With every war comes devastating consequences such as lack of proper housing, hunger and poverty. This then forces the country’s government to ask for aid from foreign countries within their neighborhood (O’Daughtery 16).
Spending so much money trying to restore the country’s initial status usually costs a lot of money, and this tends to also have a negative impact on a country’s economy. These wars that are often backed by the United States also incorporate drug wars which also affect Brazil’s economy.
How does Brazilian social history compare to Europe over the past two or three centuries?
Brazilian social history consists of intermarriages between diverse ethnic and cultural heritages from the vast population occupying the country (Warren 72). Similar to Europe, Brazil has majority of its population living in the urban regions and has Christianity as its major religion.
There has been numerous cases regarding racial discrimination and this is also no different from Europe, whose history is filled with racial discrimination against the Jews by the Nazis (Neate & Platt 28).
Over the past two or three centuries, Brazil has had a long way to go regarding the issue of class and social status of its citizens.
Europe, on the other hand, prospered earlier on, way before Brazil did, and that is why some of its nations such as Portuguese, were able to colonize Brazil in the course of the 16th Century (Nava & Lauerhass 71).
Additionally, both nations have had and experienced slavery in different forms. While Europe has moved past that, Brazil has transformed to become a Neo-slave country.
How does the Man Who Copied help to undermine economic development in Brazil?
The ‘Man Who Copied’ is a film revolving around a very poor 19 year old boy by the name Andre. Andre resides in Porto Alegre where he has a job as a photocopier operator (Bowser 120).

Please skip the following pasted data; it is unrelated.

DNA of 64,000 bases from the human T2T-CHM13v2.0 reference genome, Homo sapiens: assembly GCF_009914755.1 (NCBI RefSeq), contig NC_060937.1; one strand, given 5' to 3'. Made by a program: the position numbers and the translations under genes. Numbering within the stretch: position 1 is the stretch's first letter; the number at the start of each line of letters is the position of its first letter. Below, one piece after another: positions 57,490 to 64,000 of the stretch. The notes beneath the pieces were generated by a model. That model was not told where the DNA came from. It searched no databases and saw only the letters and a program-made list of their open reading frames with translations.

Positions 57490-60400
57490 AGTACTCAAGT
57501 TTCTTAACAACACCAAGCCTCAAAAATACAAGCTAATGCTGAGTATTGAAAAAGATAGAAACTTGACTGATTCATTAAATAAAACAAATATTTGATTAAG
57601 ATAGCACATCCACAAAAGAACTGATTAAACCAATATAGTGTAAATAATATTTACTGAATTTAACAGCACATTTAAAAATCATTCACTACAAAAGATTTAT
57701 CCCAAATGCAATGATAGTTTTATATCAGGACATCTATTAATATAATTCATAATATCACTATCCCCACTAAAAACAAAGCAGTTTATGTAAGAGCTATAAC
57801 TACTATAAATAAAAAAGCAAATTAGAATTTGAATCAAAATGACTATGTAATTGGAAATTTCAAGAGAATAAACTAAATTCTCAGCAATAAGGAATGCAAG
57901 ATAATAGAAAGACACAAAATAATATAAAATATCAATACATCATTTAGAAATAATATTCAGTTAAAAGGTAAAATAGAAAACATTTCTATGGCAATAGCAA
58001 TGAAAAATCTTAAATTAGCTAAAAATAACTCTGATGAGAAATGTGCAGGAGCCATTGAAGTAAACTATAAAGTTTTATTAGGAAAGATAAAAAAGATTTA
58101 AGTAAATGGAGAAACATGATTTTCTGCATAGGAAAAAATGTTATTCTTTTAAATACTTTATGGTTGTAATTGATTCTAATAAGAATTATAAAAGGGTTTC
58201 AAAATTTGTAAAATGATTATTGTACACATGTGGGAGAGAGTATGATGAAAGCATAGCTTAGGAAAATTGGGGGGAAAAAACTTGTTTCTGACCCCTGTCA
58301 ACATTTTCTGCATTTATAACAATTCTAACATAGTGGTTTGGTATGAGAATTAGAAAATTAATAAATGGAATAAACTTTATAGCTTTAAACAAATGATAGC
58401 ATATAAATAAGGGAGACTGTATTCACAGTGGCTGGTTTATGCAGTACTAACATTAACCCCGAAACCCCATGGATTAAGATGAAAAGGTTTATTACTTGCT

His neighbor Silvia sells clothes in a local store and Andre instantly becomes attracted to her as he develops a habit of spying with a telescope (O’Daughtery 17). One day, he decides to surprise her by purchasing a dress from her store but realizes that he is not in a position to afford paying for it.
He then decides to use the photocopier to make an exact copy of a brand new 50 dollar bill and once he succeeds in purchasing the dress, he chooses to continue with his vice (Warren 74).
This particular film tends to undermine economic development in Brazil in that it portrays the country as being helplessly poor and can only manage through engaging in various vices to acquire cash (Neate & Platt 29).
It also means that Brazil has no other alternatives to improving its economic status other than carrying out illegal activities which tend to bring more money to the country.
How is culture central to antiracism in Brazil?
Culture is central to antiracism in Brazil in that it tends to promote diversity in a country that is slowly embracing Neo-slavery. The indigenous communities in Brazil have long been undermined and oppressed by the Indians who have apparently taken over the nation (Nava & Lauerhass 72).
Today, the indigenous people are fighting back to regain their long-lost cultural heritage and are encouraging it by building their own schools where their culture can be taught to children.
They are also finding other alternatives to try and curb the problem of poverty through agricultural programs that promote irrigation, and leasing of small pieces of land for agricultural use (Bowser 123).
The produce gotten from such land can then be sold and the indigenous people can earn their money no matter how little.
How does the history of racial policies and practices help to guide antiracism in the US?
The history of racial policies and practices tend to guide antiracism in the United States. Racism has been in existence in the US long before the 1950s where slavery also existed (O’Daughtery 18). Whites were not allowed to mingle or interact with those of racial minority groups, and vice versa.
Soon afterwards, awareness was created regarding issues of equality where the state welcomed the idea. Blacks, Hispanics and others from minority groups could now be enrolled in white schools and universities.
They could also be employed by white firms and also get compensated equally for their work (Warren 77). Such efforts have guided and are still guiding antiracism in the US.
Bowser, Benjamin. Racism and Anti-Racism in World Perspective. Beverly Hills, CA: SAGE. 1995. Print.
Nava, Carmen and Lauerhass, Ludwig. Brazil in the Making: Facets of National Identity. Lanham, Md.: Rowman & Littlefield. 2006. Print.
Neate, Patrick and Platt, Damian. Culture is Our Weapon: Making Music and Changing Lives in Rio de Janeiro. New York, NY: Penguin Press. 2006. Print.
O’Daughtery, Maureen. Consumption Intensified: The Politics of Middle Class Daily Life in Brazil. Durham: Duke University Press. 2011. Print.
Warren, Jonathan. Racial Revolutions: Antiracism and Indian Resurgence in Brazil. Durham: Duke University Press. 2001. Print.